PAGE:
The IRS has announced a global settlement of cases involving abusive 831(b) captive insurance schemes, which announcement (IR-2019-157) is hyperlinked here and at the bottom of this article and is well worth reading in full, down to the last period in the Appendix.
According to the announcement, “The settlement requires substantial concession of the income tax benefits claimed by the taxpayer together with appropriate penalties (unless the taxpayer can demonstrate good faith, reasonable reliance).”
What this means is found in Attachment 1 to the announcement, which is entitled “Micro-Captive Insurance Resolution Terms”. Among other terms, 90% of the deductions taken for payments to the captive will be disallowed, which means that a captive owner can only take a 10% deduction. Then, captive owners who have not previously participated in another tax shelter (a/k/a “reportable transaction”) will pay a 5% accuracy-related penalty, and captive owners who have previously participated in a tax shelter will pay a 10% accuracy-related penalty.
Under the global settlement there is a chance, however, for an 831(b) captive owner to avoid 5% of penalties if the captive owner can show good faith reliance — which means that the owner relied upon the advice of an independent tax adviser that the particular 831(b) arrangement was kosher, even if it turned out not to be. To get this additional 5% reduction, however, the tax adviser must sign a declaration on a form to be provided by the IRS.
Moreover, if the 831(b) captive was used as an estate planning tool, the benefits of the structure go away as taxpayers are required to either file gift tax returns and pay gift taxes, or use some of their lifetime gifting credit for the amount of the transfers made to the captive.
One key thing to note is that if this settlement offer is accepted, the captive must immediately shut down and liquidate (if it has not done so already), and the captive owners must take (taxable) qualified dividends. This means that in addition to losing 90% of their deductions and paying penalties, the captive owner will have to pay taxes on all the money coming out of the captive as it liquidates.
One significant advantage for 831(b) captive owners is that they do avoid the very significant risk of double-taxation, which was that the IRS both disallowed the deductions taken for insurance payments made by the operating business to the captive, and then also treated the money received by the captive as income, which was a very nasty double-whammy. It is because of this risk, and that of being hit with the 40% penalty, that 831(b) captive owners must very strongly consider settling their cases if they qualify.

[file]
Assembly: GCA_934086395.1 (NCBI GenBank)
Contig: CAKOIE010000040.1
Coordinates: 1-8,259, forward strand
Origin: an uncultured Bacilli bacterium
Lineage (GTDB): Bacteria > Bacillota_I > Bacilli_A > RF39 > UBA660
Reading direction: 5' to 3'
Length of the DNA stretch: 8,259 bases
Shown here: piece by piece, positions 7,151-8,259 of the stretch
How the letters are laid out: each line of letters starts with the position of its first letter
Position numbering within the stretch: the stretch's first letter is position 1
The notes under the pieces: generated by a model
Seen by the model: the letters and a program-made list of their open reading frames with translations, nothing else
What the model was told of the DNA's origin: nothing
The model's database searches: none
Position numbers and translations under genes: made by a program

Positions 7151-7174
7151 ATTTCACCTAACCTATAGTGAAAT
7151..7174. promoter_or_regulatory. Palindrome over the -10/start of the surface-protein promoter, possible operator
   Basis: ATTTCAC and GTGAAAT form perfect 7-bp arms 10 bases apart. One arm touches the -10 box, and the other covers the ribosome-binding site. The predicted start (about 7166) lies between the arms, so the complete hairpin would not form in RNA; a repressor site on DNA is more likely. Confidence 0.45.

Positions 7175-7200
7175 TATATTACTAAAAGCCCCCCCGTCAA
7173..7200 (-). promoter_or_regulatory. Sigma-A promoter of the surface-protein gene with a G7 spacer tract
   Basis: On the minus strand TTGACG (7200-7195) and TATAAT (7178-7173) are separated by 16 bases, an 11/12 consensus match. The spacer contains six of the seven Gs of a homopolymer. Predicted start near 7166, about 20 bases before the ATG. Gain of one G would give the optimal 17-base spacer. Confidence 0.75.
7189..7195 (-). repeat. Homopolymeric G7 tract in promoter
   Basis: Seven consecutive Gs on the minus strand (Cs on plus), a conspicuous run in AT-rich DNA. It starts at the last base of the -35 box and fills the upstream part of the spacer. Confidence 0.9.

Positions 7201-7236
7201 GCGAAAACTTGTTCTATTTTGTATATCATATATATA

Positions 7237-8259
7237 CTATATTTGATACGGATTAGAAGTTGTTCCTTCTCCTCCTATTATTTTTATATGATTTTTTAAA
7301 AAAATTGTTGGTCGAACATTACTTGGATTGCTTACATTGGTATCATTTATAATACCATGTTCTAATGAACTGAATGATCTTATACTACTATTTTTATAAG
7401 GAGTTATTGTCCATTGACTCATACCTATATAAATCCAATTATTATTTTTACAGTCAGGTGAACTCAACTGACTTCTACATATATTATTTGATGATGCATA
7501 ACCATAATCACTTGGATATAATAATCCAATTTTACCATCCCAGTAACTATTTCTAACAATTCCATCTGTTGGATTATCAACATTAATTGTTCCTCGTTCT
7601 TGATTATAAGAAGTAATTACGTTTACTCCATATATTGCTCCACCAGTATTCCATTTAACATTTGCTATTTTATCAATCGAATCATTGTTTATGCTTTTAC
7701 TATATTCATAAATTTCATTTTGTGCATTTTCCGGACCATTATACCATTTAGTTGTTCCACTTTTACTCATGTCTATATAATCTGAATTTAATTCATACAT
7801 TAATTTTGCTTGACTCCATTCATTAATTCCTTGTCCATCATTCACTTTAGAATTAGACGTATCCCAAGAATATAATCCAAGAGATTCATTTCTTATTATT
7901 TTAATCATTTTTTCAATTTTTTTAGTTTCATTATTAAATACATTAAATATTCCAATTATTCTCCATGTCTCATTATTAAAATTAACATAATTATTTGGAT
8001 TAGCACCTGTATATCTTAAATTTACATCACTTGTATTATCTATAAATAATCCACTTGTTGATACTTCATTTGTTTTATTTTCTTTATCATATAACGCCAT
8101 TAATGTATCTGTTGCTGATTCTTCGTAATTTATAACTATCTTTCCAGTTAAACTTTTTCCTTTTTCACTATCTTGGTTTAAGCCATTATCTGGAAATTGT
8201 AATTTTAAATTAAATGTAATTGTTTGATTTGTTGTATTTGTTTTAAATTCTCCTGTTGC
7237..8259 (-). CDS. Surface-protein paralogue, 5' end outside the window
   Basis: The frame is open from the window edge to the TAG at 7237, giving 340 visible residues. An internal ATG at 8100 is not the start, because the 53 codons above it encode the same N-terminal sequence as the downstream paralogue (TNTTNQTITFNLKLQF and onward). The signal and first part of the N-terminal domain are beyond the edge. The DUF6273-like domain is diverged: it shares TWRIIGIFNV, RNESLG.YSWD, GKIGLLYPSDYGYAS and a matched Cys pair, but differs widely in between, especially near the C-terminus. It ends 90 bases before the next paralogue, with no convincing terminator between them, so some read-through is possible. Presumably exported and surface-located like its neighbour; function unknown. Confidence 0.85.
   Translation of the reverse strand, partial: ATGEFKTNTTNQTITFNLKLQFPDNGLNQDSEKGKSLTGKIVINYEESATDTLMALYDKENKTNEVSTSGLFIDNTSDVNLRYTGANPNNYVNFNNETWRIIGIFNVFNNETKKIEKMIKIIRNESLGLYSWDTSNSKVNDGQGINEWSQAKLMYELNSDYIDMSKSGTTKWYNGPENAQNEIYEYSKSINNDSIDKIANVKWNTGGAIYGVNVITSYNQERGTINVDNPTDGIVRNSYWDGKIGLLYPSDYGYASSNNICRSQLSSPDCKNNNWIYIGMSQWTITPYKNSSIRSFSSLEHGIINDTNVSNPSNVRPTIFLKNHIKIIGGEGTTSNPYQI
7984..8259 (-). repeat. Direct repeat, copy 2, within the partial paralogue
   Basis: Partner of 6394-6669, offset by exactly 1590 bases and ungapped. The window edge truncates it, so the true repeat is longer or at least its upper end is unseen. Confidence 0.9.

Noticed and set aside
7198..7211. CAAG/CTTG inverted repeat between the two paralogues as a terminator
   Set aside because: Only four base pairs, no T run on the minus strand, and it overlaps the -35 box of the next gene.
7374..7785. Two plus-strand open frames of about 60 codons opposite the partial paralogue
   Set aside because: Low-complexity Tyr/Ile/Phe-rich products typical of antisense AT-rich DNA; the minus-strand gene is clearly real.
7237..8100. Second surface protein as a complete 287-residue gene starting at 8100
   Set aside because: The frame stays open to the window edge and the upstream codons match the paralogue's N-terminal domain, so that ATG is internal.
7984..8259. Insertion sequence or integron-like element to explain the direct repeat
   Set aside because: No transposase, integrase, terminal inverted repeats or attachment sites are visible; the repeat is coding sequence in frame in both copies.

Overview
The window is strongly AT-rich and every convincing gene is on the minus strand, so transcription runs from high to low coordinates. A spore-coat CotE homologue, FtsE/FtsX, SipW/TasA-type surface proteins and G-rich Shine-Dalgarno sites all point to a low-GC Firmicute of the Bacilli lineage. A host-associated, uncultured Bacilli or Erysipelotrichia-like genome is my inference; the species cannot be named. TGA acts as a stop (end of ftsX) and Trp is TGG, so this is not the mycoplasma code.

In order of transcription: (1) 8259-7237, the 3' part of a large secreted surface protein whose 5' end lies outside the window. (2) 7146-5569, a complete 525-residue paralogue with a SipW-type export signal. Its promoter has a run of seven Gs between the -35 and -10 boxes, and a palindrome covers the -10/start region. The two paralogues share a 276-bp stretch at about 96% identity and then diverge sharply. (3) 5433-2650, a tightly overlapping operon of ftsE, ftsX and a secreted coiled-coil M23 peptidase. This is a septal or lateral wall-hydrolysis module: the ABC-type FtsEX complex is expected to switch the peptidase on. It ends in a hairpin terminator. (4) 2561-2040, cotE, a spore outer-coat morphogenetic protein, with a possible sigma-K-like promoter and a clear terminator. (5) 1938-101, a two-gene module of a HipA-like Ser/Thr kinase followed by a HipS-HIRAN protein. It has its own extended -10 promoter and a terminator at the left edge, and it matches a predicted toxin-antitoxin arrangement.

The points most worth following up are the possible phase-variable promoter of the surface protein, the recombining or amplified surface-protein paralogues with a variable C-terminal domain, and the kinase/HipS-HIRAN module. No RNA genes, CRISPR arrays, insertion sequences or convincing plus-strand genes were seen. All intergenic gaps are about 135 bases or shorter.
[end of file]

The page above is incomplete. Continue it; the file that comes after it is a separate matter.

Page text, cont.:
Very simply, this a great deal for 831(b) captive owners. Christmas came early this year. Take the deal if you are one of the lucky ones to whom the IRS extends this offer.
But note that if you are inclined to accept this offer, then be sure to seek truly independent tax counsel and do not attempt to use the folks who got you into the captive or else you put your ability to correct accept the offer in possible jeopardy. Also, because the captive has to be closed immediately, if it has not been closed already, then you will need to immediately start taking steps to terminate the arrangement.
Notably, this “global” settlement offer doesn’t extend to all 831(b) captives, but only those whom the IRS deems worthy. Everybody else gets to fight it out in the U.S. Tax Court as before. Nor does this offer apply to promoters, i.e., the captive managers, actuaries, etc., who facilitated these deals and who are facing enormous promoter penalties. So this is not by any stretch of the imagination the end of the story regarding abusive 831(b) captive insurance companies. We’re going to reading about those folks for some time to come.
But it is the beginning of the end.
IR-2019-157 available at https://captiveinsurancecompanies.com/IR-2019-157.pdf